Monday, 28 July 2014

Lost in Nostalgia

One day, a question suddenly popped into my mind: "What can be the happiest moment in my life?" Well, I have spent more than thirty years of my life. During this period I have certainly gone through many ups and downs, enjoyed countless joyous moments and passed through some sorrowful too. Among all those moments I needed to explore the happiest one. An excellent opportunity to review one's own life.

I closed my eyes and tried to remember every important and lovely second that I have lived so far. Soon a beautiful imagery of my childhood appeared vividly in front of my eyes. I reached my home with my parents and four siblings. Being the youngest in the family, I was the most pampered one. I used to follow my mother wherever she went - to public gatherings, mamaghar (maternal home), her friend's house and marketplace. Wow! I was a  free bird at that time. I used to eat, play, wander, study and live in a world of colourful dreams. Really, I was in a position of "Hakuna Matata" or no responsibilities, no worries.

I still remember that in winter we would gather around a hearth after dinner. Then our father used to tell us tales of wonders including the one how he left his house at the age of sixteen and went to Benaras  looking for an opportunity of education. We would curiously listen to his struggle stories, hard times and eventually a success he achieved there. Our mother used to report about her fellows at her school, and about some intelligent and some naughty students. We kids used to talk about our friends, teachers and schools.

I used to sing and dance with my second elder sister, Ranjana and of course sometimes I would fight with her over petty things like some sort of dress, toys or food, but we two could not spend a minute without each other's company. Sometimes we, along with our common friends, used to organize marriage ceremonies of our dolls, where Ranjana and I sometimes pretended to be on the bride's side and sometimes on the groom's. There would be parties on these occasions. To tease us our eldest brother would hang one of our dolls on the ceiling and say, "Hey girls! Look! Your doll committed suicide." This would make us upset and we would cry, so we used to call our mother for help. Once, all five kids were playing hide and seek in pitch dark. After finding me my elder brother pushed me hard in his excitement. My little body flew towards a wooden window and smacked against it... very hard!  As I started wailing at the top of my voice, someone switched the light on. As soon as my elder brother saw my temple bleeding, he jumped out yelling, "Muwa...Muwa...! Little sister's broken!" What? It feels hilarious now. Life was super fun with a cozy family of seven.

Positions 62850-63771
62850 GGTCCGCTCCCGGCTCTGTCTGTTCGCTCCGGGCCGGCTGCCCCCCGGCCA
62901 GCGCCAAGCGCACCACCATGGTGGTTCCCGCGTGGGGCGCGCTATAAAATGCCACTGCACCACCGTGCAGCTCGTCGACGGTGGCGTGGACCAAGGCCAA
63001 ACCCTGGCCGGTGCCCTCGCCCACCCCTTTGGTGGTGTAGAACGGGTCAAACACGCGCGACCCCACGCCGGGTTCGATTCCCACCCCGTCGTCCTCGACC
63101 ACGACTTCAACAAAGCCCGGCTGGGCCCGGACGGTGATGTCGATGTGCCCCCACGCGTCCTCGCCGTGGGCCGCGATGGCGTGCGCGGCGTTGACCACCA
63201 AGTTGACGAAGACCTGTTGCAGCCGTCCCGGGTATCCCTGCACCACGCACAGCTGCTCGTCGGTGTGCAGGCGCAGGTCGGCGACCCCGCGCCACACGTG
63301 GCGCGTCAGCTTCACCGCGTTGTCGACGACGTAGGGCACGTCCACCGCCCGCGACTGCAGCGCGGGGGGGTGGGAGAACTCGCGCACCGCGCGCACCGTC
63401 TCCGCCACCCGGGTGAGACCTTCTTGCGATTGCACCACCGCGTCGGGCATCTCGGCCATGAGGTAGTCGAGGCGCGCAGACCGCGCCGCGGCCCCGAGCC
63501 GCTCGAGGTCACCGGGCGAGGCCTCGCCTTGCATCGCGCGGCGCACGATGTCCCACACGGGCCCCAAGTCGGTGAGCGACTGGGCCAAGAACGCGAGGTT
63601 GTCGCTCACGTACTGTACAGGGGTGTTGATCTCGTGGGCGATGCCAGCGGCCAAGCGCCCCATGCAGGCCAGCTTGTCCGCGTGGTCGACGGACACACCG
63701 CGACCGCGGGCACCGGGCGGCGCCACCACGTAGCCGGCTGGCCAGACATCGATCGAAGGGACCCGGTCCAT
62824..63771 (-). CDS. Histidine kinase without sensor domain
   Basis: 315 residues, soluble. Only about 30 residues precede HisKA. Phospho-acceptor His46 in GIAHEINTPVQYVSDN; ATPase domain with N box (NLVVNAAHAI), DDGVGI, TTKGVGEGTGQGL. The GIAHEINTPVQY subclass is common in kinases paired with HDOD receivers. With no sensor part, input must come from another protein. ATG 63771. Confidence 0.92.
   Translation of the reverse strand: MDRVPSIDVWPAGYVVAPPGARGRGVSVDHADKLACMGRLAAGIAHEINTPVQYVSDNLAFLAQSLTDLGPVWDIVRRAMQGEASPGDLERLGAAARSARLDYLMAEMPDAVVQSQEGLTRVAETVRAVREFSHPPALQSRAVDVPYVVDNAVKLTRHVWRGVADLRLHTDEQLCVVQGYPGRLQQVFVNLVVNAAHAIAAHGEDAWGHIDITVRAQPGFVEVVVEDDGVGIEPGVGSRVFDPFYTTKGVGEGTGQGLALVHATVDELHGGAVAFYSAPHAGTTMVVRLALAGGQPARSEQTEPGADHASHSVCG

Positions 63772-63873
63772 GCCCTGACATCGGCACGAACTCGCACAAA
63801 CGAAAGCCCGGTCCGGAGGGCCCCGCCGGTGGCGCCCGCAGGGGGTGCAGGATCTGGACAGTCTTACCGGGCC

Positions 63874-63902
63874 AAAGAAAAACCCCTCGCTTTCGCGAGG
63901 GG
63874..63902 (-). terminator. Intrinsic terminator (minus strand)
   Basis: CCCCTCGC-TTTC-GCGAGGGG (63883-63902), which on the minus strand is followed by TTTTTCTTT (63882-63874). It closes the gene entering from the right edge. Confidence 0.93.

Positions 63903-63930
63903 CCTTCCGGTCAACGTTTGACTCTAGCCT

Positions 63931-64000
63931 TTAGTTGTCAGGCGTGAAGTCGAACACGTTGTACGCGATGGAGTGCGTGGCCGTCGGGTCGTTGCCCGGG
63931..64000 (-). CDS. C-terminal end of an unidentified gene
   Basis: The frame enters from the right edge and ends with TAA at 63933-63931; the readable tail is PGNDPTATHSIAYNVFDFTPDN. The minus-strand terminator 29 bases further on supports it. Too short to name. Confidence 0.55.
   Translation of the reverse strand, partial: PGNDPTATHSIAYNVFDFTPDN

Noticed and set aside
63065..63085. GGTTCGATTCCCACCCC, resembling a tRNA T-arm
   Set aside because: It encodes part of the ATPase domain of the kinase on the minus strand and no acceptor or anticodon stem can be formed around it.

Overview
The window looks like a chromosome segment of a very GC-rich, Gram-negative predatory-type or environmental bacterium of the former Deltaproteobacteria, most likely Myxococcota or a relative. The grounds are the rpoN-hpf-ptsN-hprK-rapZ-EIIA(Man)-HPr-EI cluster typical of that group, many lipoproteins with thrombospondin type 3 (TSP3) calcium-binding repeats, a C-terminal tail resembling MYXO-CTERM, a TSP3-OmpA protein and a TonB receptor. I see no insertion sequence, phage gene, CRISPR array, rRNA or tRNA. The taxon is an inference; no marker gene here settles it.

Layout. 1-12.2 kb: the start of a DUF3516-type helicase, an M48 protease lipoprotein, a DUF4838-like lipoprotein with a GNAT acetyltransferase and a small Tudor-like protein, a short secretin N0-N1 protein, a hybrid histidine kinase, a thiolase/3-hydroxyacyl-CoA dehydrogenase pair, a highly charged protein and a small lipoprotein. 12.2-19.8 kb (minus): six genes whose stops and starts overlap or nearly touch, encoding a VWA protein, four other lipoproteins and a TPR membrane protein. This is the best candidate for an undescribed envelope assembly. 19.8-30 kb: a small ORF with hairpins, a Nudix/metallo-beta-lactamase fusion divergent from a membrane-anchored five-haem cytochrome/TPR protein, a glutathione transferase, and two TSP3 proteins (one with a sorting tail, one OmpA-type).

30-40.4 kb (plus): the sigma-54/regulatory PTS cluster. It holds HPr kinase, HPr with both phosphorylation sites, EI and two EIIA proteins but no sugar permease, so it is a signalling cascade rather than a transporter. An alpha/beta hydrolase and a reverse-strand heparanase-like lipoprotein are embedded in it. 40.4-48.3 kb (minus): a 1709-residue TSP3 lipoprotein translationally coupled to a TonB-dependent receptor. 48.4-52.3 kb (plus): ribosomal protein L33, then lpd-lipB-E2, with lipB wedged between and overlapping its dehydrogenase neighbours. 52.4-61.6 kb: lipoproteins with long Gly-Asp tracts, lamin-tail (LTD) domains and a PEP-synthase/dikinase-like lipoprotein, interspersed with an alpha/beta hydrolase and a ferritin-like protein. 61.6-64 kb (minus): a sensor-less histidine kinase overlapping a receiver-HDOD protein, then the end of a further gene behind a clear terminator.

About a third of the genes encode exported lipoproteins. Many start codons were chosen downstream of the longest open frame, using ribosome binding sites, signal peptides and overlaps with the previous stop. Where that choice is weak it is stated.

I do not exactly know when and how each of us grew up and started to chase our own dreams. One by one we left the house and our parents. Gradually, we got married and were surrounded by our own families and responsibilities. After dispersal, the time never came which could bring all seven of us together; each time one or another was missing.

Now if some of us see each other occasionally, the topics of conversation have totally changed. We are bugged by millions of our own family problems and do not have time to ponder on the wonders of the past. The brothers have their wives and children and the sisters have husbands and children to worry about. I am also occupied with the same.

When I am alone, I wish all us siblings could get together with our parents once again and live the same happy life that we had lived long ago. These days when I watch my only son longing to stick around his parents all the time, I can easily realize his passion for the family. History repeats. Now this is his turn to enjoy "Hakuna Matata" moments. Who knows when he will grow up and starts running after his dreams, eventually leaving us behind.

(Published in an English Daily The Kathmandu Post on Friday, September 10, 2004) 

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